While college students and recent grads make up a large part of WWOOF’s volunteer labor force, seeking ways to travel on the cheap, a spokesperson for WWOOF noted “The profile of farms is really diverse.”  A Charleston, S.C. mom and slow-food advocate took her 10- and 13-year-olds with her on a volunteer trip to Italy recently.

Others noted the program was instrumental in making people more aware of their carbon footprints and what they can do for the environment.  One volunteer said, “you can’t do this without learning a bunch and having a more holistic approach to life.”

WWOOF on the web:

10.  Utah travel:  Participate in an archaeological dig—SLT 8/14/09

Southwest Ed-Ventures is hosting a trip to southeastern Utah’s Montezuma Canyon Oct. 11-17.  Trained archaeologists will lead the trip from Cortez Colo., offering hands-on learning on private lands.  A Puebloan ruin sited there that dates before circa 700 A.D. will be a central worksite.  Last surveys date to 1974.  The expedition will excavate test pits into a kiva, an underground series of rooms with surface-level roof used for ceremonies by ancient Native Americans.  Information on the trip can be found in the original article.

11.  Wharton:  Increasing recreation fees a concern—Tom Wharton, SLT 8/14/09

Notably, 1997 camping fees for Zion National Park were $8, currently are $16.  Kodachrome Basin fees have increased from $10 to $16.  Tanner’s Flat camping fees have increased from $9 to $18.  The concern is that the increased fees will deter poorer visitors or visitors who can’t justify for instance $25 for a few hours’ visit.  Many visitors too resent additional costs when expecting tax dollars already are paying for upkeep and management of the areas.

Fees for state parks tend to make up for funding cuts, but the fees amount to “a regressive tax”.  Still, user fees and concessionaires have transformed many areas such as Mill Creek Canyon.  While American Fork Canyon and the Mirror Lake Highway through the Uinta mountains instilled a $6 three-day pass, 85% of collected fees go to improvements on the ground, while 15% go to administrative fees, most often connected with fee collection.

Recent annual figures show $626,000 collected in American Fork Canyon and $341,240 for the Mirror Lake Highway.  Monies in American Fork Canyon were used for trail, campsite and picnic area improvements and reconstruction, improved signage, parking for cross-country skiers and snowmobilers and wilderness rangers.  The Mirror Lake Highway cut down hazardous trees, beefed up law enforcement, placed interpretive signs, improved restrooms, added a mountain-bike trailhead and published a free map and trail guide among other projects.

12.  Mill Hollow Reservoir reopens to fishing—AP, SLT 8/14/09

The reservoir southeast of Woodland in the Uinta mountains has undergone repairs to its dam.  Recent filling of the reservoir made restocking with fish possible.  Utah’s Division of Wildlife Resources have placed over 3,000 10- to 12-inch long rainbow and albino rainbow trout in the reservoir, considered one of the most popular reservoirs in the state.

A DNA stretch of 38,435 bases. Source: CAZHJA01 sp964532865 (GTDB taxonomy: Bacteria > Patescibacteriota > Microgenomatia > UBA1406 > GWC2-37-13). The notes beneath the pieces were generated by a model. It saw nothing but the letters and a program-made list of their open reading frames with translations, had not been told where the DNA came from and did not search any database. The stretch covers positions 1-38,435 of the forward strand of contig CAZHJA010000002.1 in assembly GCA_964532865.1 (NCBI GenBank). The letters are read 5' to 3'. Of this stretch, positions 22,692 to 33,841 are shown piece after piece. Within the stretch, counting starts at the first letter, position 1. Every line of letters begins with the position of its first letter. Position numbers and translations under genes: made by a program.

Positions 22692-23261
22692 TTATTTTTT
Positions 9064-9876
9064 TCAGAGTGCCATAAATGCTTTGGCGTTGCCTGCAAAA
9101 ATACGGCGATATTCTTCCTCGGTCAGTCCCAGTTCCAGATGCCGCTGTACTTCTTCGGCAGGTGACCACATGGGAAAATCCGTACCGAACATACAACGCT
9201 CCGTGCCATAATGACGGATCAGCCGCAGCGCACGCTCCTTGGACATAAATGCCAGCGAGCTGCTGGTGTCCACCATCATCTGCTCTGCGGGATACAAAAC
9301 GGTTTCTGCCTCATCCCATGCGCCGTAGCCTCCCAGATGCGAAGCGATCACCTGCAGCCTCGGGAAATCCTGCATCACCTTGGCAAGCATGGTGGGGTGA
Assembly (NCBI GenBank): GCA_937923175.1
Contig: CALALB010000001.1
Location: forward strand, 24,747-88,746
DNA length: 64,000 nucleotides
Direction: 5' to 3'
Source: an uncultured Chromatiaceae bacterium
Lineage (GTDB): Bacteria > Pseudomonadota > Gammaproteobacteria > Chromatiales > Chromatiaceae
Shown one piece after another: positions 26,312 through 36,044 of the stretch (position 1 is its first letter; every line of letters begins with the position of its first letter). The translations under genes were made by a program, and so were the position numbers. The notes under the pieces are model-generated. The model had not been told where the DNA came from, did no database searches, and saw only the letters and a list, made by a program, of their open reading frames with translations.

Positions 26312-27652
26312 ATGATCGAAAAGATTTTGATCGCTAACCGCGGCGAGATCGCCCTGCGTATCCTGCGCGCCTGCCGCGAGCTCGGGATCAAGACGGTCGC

13.  Redford pitches preservation of Old West community, family values—Mike McPhee, The Denver Post, SLT 8/14/09

A one-day conference of Democratic political strategists and leaders sponsored by Project New West featured a dialogue between Sundance Resort owner and environmental activist Robert Redford and US Sen. Tom Udall, D-N.M.  Speaking at the Colorado History Museum, Redford said “I think the New West should return to the Old West, when there was an emphasis on communities, on families and neighbors…It’s time to think about what kinds of development we want, whether we want to develop more communities or subdivisions and sprawl.”

He continued with dams and the Colorado River.  “Dams, all dams, should go away, the faster the better,” the historic attendee of University of Colorado at Boulder said.  “The Colorado River today has only half the flow it used to have.  Time and resources are running out for the West.  Compromises are needed.  I hope we wake up before we lose it for our children.”

Referring to leaders of his home state, Redford said they were “retarded and no friends of the environment.”  Utah’s delegation, with Senate Minority Leader Patricia Jones, sat in the front row.  Redford made an exception for Jon Huntsman, offering some praise.  Additional appreciation was expressed for Secretary of Interior and Coloradoan Ken Salazar, for his understanding of the West and making “good, brave decisions.

US Senate Majority Leader Harry Reid, D-Nevada, rallied momentum for Democratic leaders in the West.  “Now is the time to build on our successes, to build a deeper bench of candidates,” said the Senator.  “For generations, prospectors, visionaries and entrepreneurs led Americans to the West.  Now, the West is leading America.”  He added that critical water and land issues were necessary gateways on the path to the White House for presidential candidates.

In another panel discussion, Latinos were identified as the fastest growing population, though issues with schooling for their children and solidifying political power are ongoing.  An Arizona government official said while 30% of the state’s population is Latino, only 6% of that group vote.  A New Mexico official said more than 50% of Latinos drop out of school there.  A 2008 Pew Hispanic Center report identified Colorado Latinos as 12% of eligible voters.